Dr. Hengky Chandrahalim, an assistant professor of electrical engineering within AFIT's Graduate School of Engineering and Management, was named the 2022 award winner in the Professional Achievement Category for the Society of Asian Scientists and Engineers (SASE). The SASE Professional Achievement Award is given to a highly-experienced, mid-career professional who has made significant discoveries, made important advances in his or her chosen career path, and is acknowledged as a leader of large initiatives. The award was presented at the SASE National Convention in Atlanta, October 6-8, 2022.
Chandrahalim’s research in microsystems engineering and nanotechnology has produced revolutionary techniques in microfabrication with the potential to address key Department of the Air Force needs and to solve large-scale societal issues related to health, environment, and communication. He has pioneered the development of two-photon nanofabrication technique to create 3D functional microsystems on virtually any substrate. This technique has enabled the realization of 3D freeform geometries that have nanometer-level precision. This technology has created breakthrough solutions for multipurpose sensing in spatially constrained applications, such as drones, fighter aircrafts, microsatellites, and autonomous under water vehicles. The originality and creativity in this line of research has resulted in seven patents and two pending patents within the last 18 months. The results of this research have been disseminated in 10 articles within the last three years and received an invited talk in the Institute of Electrical and Electronics Engineers (IEEE) RAPID 2021 Conference.
In addition, Chandrahalim led a research team in exploiting the unique properties of quantum dots to enable nondestructive testing of materials. Applications that can make use of this technology are non-contact testing of aircrafts, ground vehicles, and ships. The most near-term use of this technology is a new strain gauge for quality control, 3D printing, and in buildings and structures. This non-destructive, non-contact technology also has the potential to compete against another optical 2D strain-sensing technology called digital imaging correlation (DIC). At about 8% of the cost of a DIC system, this could save the U.S. Air Force approximately $32 million when buying a single system for up to 386 squadrons. The results of this study have been published in multiple venues and received serious attention from news media, such as Nanotechnology Now and IEEE Spectrum. This work also received special mention from the editor-in-chief of American Chemical Society Applied Materials & Interfaces.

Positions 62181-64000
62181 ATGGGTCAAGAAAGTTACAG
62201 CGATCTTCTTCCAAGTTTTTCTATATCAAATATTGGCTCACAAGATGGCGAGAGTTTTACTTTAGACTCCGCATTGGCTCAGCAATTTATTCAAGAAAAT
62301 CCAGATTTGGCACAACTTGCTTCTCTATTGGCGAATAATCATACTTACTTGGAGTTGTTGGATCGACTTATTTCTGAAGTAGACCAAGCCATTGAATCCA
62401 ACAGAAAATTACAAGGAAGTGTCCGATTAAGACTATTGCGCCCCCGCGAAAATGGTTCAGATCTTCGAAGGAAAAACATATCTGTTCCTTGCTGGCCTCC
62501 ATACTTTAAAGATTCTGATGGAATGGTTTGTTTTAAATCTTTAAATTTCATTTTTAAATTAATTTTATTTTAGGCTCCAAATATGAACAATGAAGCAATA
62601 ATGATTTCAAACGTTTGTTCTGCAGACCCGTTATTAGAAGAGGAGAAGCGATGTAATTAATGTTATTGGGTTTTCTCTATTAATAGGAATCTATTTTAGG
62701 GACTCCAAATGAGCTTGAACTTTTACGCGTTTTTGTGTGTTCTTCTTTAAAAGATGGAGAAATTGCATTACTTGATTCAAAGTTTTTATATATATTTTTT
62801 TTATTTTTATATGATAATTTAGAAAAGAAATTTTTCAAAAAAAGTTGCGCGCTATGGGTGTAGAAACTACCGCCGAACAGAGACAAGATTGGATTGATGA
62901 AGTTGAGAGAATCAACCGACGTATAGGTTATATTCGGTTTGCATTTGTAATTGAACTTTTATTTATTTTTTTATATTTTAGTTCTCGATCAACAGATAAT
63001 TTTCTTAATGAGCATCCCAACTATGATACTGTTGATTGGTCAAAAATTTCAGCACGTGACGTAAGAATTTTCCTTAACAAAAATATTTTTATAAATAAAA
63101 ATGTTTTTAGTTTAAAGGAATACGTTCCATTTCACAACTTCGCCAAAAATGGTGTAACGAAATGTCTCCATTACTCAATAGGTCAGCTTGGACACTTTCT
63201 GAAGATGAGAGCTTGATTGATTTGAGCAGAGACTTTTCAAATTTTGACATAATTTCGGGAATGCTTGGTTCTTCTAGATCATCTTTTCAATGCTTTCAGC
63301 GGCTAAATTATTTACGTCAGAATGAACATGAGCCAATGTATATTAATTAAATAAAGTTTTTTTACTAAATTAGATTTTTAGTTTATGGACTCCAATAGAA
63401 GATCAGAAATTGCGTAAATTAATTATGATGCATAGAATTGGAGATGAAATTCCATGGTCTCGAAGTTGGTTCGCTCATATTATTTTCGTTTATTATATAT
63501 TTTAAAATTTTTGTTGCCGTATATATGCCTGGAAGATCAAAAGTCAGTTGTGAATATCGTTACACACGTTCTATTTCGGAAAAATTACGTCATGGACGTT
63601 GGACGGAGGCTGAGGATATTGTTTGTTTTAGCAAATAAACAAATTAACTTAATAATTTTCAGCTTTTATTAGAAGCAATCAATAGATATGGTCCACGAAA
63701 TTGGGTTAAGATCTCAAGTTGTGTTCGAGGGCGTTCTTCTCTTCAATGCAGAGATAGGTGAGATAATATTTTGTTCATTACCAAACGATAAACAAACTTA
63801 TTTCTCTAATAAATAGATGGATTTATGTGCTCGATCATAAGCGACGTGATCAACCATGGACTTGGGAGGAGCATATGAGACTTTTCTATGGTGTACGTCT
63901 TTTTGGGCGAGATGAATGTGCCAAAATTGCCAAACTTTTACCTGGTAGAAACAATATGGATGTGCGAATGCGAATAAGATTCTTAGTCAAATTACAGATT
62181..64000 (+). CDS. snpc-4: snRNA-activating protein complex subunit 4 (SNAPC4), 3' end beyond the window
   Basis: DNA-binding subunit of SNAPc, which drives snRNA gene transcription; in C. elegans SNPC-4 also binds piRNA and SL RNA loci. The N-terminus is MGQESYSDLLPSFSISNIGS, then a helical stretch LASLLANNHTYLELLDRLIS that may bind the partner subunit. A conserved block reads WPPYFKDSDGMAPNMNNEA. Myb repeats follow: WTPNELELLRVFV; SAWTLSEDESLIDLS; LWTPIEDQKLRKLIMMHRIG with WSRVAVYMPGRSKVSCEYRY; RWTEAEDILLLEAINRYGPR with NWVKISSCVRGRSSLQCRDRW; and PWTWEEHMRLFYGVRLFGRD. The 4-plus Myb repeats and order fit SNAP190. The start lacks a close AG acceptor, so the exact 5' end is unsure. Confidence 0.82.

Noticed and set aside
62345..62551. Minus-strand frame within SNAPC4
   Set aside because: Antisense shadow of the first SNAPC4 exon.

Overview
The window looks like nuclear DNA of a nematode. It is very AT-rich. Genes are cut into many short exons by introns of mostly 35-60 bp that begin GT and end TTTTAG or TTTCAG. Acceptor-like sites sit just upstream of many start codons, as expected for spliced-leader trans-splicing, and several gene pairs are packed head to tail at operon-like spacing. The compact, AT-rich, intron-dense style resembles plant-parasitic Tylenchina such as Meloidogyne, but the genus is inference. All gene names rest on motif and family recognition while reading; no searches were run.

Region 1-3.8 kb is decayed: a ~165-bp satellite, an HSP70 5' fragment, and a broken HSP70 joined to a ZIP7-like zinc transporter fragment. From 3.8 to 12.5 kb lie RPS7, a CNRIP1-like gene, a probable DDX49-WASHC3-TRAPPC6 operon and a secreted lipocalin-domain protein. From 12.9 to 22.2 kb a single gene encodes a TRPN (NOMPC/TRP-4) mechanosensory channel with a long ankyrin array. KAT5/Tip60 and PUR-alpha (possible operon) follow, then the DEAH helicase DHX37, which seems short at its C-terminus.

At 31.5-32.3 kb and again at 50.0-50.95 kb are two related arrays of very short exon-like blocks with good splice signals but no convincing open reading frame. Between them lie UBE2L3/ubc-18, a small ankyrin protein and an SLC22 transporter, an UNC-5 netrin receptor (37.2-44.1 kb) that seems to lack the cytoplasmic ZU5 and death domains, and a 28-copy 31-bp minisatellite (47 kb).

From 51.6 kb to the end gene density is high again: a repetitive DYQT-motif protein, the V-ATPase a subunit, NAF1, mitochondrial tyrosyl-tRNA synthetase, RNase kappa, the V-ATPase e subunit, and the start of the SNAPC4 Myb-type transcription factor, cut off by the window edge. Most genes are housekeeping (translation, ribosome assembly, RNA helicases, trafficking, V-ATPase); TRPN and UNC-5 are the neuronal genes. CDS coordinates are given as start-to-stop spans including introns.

Furthermore, Chandrahalim has taken an initiative to train graduate student officers from different academic departments in the Graduate School in studying novel nanoelectronic-based paints to economically and accurately identify strain on aircraft parts. The team was selected as the finalist in the Air Force Materiel Command’s 2020 Spark Tank Competition. This nanoelectronic technology enables the Department of the Air Force to quickly identify surface defects on aircraft through an easy-to-read surface map. This work attracted the attention of the Vice Chief of Staff of the Air Force who encouraged the team to submit a follow-on research proposal in July 2021.
The Society of Asian Scientists and Engineers (SASE) is a non-profit organization dedicated to advancing Asian Americans in STEM to achieve their full career potential.